Israelis find it difficult to judge whether this war was a 'success'
Jerusalem — When an Israeli eats in a restaurant he asks afterwards for the ''hesbon'' or bill. Now that the Israeli Cabinet has approved the negotiated plan for the PLO to leave Beirut, Israelis are beginning to make up their hesbon for the war. In more philosophical terms this is a balance sheet or a reckoning.
It has been the case after all of Israel's wars. After 1967, when Jerusalem was suddenly theirs, Israelis danced in jubliation; after October 1973 there was a deep sense of relief after turning a possible defeat into victory.
Operation Peace for Galilee, the longest Israeli war since indepedence, has been unique in other respects. ''There is no jubilation now, not even a sense of relief,'' says one Israeli official. ''Even if the government counts it a victory. There have been no songs written for this war.''
Several factors account for the lack of gut emotion inspired by this war. It was fought at a distance from Israel and it did not involve Israel's survival. Perhaps most important, its shifting aims as defined by the government has made it difficult to judge whether the war was a ''success.''
The original goal of the war, as Prime Minister Menachem Begin wrote President Ronald Reagan on June 6, was to push back the Palestine Liberation Organization 24 miles north of Israel's border providing a ''cordon sanitaire'' to protect Israel's northern settlements from PLO shelling. So far, this appears to have been achieved.
On the plus side of the ''heshbon,'' Israeli officials also note the stunning Israeli victory over the Syrians - 80 planes shot down with almost no losses - and the achievements of Israeli technology which this evidenced. Such achievements are likely to be reflected in increased Israeli arms sales abroad. (Victories against Palestinian forces, whom many Israeli soldiers say fought ''well'' are not considered indicative of military advances since the Palestinians lacked aircraft and were vastly outgunned.)
But Israeli government aims, as stated publicly, quickly switched to - or as many observers here contend, originally sought - destruction of PLO political and military infrastructure and eviction of the PLO from Beirut. Prime Minister Begin in frequent bursts of hyperbole, stressed that ''every terrorist'' would leave Beirut, and informed American Christian visitors on August 12 that ''we entered Lebanon to get rid of international terror.'' Foreign Minister Yitzhak Shamir told Israelis on August 11, ''We feel that after its crushing defeat in Lebanon, it (the PLO) must disappear from the political stage in the Middle East.''
The Israeli public already doubts that these goals were achieved. A Dahaf Research Institute poll taken during the first week in August shows that 76 percent of the public believes the war did not wipe out the problem of ''Palestinian terror.''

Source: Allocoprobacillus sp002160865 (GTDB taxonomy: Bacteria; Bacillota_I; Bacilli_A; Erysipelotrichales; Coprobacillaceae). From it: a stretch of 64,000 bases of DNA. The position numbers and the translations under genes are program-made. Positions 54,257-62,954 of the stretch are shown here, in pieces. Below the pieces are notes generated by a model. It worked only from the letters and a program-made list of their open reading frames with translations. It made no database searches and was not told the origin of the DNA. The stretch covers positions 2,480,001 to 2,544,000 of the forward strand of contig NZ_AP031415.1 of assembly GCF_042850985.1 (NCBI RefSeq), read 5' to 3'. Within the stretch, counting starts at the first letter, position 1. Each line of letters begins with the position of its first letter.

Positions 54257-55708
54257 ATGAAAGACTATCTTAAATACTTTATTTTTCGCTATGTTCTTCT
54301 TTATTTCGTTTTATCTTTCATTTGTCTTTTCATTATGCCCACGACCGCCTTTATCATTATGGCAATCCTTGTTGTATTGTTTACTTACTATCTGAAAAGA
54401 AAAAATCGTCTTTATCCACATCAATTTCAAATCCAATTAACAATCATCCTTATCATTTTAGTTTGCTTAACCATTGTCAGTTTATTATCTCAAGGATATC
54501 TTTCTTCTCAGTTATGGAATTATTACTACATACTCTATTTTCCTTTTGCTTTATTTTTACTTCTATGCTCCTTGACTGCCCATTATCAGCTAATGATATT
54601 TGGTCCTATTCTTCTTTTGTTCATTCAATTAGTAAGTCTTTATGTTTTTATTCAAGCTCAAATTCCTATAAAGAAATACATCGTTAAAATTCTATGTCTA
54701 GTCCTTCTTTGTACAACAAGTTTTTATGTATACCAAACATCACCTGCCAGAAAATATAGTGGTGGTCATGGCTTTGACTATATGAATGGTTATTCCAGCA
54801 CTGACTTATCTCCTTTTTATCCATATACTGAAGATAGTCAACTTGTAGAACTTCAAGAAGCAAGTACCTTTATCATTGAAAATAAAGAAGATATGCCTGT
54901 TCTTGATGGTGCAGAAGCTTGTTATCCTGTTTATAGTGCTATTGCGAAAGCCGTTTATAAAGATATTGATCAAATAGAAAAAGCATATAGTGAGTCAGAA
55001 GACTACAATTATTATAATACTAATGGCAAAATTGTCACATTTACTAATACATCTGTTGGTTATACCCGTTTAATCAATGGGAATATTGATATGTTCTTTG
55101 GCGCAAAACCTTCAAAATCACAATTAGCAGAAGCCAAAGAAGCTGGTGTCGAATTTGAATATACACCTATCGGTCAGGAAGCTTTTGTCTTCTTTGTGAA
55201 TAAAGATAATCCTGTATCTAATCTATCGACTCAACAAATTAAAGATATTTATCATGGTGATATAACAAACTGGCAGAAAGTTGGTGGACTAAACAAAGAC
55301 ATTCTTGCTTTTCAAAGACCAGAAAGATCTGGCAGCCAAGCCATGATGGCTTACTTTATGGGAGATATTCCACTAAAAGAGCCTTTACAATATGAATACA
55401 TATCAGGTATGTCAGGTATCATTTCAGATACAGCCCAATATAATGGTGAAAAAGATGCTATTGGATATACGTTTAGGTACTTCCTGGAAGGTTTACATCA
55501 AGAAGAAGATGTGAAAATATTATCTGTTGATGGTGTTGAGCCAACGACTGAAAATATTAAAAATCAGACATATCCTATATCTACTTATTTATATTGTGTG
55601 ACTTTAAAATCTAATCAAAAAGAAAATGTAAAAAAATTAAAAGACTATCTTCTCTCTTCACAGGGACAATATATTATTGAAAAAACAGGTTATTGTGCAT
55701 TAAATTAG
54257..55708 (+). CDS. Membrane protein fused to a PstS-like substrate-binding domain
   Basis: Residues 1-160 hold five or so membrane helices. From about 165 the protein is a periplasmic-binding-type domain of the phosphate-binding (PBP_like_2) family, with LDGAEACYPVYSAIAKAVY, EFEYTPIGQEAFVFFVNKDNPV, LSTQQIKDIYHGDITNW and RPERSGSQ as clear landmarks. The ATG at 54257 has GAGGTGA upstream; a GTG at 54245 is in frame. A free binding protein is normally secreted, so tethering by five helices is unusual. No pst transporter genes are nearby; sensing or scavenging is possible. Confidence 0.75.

''Deep in our hearts we know we only bought time,'' says one university professor.
Moreover, many newspaper columnists now question whether the PLO in military defeat may reap political benefits as world, and US, attention now focus on a solution to the overall Palestinan problem.
Still, this war had the general backing of the Israeli public. The same Dahaf poll shows that 75 per cent of Israelis thought the war was worthwhile, even considering the loss of 320 Israeli soldiers, a tragedy for a country of less than 4 million. The poll also indicated that the ruling Likud government would today win an absolute parliamentary majority of 61 seats out of 120 (as opposed to 51 seats just before the war) while the opposition Labor party slipped to 38 seats.
But behind that flat figure, the poll reflects bitter domestic schisms, one high cost of this war. Thirty-five percent of those questioned wanted a more hawkish campaign, with Israel entering Beirut and presumably wiping out the PLO. But 23 percent said Israel should't have gone beyond the initial 45 kilometers and another 13 percent believed Israel should never have gone as far as Beirut .
In making the ''heshbon,'' it is this skeptical one-third of the public who have been most vocal about the costs of the war. Comprising mainly supporters of Labor or Left-Liberal splinter parties, ethnically predominantly of European stock, and often highly educated, they have been officially dubbed ''the third'' in a much discussed newspaper article by onetime Labor Party Secretary General Arieh (Lova) Eliav. He wrote that in the future Israel can expect a government ''of the two-thirds.'' The divide between the two has only been exacerbated by this war.